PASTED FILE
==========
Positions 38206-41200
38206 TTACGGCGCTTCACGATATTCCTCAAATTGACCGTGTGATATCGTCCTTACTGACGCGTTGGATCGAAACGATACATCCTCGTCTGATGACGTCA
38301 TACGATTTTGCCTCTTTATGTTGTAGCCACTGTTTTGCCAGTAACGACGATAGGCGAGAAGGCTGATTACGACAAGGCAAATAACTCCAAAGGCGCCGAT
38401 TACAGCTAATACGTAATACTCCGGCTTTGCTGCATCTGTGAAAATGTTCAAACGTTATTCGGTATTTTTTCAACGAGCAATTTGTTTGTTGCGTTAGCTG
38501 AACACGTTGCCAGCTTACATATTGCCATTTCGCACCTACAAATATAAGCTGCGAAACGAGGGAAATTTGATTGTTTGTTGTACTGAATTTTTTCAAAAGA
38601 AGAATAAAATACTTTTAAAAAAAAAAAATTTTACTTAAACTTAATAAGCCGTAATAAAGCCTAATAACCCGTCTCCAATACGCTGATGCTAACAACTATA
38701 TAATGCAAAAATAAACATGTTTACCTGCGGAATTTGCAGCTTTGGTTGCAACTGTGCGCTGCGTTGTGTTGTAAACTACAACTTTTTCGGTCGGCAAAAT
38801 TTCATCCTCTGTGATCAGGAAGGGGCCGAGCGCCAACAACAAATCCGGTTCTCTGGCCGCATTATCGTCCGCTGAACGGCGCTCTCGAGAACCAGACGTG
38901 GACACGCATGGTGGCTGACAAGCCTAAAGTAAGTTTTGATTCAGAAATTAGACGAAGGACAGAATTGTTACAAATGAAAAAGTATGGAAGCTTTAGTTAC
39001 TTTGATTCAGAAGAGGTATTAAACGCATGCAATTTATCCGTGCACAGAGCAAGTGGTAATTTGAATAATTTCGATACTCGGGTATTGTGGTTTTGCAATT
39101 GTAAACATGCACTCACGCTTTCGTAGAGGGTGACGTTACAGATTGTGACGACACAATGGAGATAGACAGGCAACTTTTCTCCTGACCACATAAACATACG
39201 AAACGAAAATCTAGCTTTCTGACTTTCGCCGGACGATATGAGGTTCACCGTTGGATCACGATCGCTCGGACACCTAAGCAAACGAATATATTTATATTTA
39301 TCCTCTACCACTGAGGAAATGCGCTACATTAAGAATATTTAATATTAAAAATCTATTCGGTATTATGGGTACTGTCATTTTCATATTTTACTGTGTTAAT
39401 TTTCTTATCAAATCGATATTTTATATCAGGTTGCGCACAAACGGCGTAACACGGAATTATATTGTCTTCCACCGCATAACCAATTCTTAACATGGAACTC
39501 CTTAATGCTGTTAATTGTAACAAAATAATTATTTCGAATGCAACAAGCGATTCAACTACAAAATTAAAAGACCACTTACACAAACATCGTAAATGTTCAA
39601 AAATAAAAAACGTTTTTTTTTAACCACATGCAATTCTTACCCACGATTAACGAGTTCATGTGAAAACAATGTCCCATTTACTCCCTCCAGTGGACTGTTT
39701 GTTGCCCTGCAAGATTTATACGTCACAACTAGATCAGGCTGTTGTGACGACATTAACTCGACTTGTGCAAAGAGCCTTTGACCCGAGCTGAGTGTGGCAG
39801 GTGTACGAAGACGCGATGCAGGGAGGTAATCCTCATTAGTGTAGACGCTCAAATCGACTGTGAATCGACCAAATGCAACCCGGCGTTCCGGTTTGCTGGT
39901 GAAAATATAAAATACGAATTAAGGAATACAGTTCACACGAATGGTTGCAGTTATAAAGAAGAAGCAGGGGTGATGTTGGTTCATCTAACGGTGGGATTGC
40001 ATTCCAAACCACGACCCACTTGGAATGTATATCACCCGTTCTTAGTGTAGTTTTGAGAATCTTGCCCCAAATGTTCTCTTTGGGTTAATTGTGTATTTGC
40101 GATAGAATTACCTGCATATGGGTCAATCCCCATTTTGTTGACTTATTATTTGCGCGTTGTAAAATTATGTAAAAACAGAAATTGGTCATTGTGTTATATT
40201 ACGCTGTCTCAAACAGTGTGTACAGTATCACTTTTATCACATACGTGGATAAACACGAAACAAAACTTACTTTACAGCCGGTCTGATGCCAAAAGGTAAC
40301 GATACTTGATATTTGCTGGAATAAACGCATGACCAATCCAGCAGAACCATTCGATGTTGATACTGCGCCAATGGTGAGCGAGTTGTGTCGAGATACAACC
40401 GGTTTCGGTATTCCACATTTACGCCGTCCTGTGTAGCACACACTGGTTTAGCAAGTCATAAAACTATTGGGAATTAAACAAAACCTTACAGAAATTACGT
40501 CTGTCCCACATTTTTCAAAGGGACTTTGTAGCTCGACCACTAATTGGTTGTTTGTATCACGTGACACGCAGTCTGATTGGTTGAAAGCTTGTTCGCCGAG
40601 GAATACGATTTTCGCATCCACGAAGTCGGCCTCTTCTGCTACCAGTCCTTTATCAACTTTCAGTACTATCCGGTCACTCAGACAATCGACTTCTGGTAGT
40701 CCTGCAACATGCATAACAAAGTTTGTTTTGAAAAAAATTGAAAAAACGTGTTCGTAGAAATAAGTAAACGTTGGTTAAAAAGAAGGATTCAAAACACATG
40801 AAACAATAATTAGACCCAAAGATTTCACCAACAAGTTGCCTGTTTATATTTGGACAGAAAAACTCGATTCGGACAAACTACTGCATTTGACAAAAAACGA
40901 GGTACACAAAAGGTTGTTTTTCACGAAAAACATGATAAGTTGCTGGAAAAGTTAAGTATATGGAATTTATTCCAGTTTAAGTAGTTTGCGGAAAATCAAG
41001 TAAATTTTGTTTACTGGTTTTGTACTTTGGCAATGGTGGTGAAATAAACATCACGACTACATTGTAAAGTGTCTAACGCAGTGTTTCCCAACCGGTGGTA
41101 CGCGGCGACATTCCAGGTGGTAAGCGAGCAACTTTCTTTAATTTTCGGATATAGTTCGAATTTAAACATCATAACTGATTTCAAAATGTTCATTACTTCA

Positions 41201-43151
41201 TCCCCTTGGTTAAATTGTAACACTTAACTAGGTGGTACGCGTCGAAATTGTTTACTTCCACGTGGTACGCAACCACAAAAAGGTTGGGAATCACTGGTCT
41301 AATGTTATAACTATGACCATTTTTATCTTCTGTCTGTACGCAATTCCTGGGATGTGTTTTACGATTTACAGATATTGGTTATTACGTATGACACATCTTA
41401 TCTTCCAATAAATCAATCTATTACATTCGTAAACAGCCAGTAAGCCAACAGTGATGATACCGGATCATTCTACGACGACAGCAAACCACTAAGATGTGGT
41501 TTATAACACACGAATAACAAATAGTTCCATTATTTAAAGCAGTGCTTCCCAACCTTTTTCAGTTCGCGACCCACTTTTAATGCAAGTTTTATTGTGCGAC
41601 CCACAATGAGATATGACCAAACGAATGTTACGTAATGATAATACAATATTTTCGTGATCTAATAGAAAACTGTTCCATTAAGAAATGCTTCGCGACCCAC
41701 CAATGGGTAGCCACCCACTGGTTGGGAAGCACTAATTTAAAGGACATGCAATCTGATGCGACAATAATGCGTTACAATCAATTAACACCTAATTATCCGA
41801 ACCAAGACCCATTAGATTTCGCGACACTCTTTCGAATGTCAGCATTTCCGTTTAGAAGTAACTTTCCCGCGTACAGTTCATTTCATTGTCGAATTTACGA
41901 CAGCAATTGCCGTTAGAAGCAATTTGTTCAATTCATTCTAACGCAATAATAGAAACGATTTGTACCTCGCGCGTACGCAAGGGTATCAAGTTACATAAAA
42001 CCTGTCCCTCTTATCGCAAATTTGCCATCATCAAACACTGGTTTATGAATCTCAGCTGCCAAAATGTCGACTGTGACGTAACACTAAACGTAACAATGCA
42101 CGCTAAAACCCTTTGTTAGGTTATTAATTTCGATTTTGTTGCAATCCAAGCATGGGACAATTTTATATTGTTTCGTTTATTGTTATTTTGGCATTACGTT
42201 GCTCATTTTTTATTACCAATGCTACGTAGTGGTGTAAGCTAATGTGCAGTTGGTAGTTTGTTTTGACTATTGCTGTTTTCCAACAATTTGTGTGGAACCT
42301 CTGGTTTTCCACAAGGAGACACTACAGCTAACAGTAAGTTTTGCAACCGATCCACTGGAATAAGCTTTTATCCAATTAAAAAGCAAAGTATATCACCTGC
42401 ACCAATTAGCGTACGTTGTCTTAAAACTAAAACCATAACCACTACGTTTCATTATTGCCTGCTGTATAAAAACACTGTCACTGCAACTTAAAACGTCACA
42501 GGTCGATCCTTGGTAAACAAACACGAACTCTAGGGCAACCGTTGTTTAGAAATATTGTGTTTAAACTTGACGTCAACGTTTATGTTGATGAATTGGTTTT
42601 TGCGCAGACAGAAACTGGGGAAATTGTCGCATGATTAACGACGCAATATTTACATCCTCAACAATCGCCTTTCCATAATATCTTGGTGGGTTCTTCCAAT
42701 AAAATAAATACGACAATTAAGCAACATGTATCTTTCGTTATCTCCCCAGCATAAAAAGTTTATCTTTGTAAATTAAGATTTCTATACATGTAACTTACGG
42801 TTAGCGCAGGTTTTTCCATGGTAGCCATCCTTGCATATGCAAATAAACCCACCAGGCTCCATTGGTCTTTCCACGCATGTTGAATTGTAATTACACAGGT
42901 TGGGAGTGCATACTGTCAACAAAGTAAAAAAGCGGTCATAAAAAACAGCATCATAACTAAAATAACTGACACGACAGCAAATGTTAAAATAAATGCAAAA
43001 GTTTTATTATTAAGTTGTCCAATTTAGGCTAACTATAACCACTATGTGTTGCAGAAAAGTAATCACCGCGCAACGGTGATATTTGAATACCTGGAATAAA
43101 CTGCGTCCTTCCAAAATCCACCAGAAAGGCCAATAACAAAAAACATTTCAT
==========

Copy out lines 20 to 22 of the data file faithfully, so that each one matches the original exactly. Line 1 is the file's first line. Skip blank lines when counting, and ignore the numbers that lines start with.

40001 ATTCCAAACCACGACCCACTTGGAATGTATATCACCCGTTCTTAGTGTAGTTTTGAGAATCTTGCCCCAAATGTTCTCTTTGGGTTAATTGTGTATTTGC
40101 GATAGAATTACCTGCATATGGGTCAATCCCCATTTTGTTGACTTATTATTTGCGCGTTGTAAAATTATGTAAAAACAGAAATTGGTCATTGTGTTATATT
40201 ACGCTGTCTCAAACAGTGTGTACAGTATCACTTTTATCACATACGTGGATAAACACGAAACAAAACTTACTTTACAGCCGGTCTGATGCCAAAAGGTAAC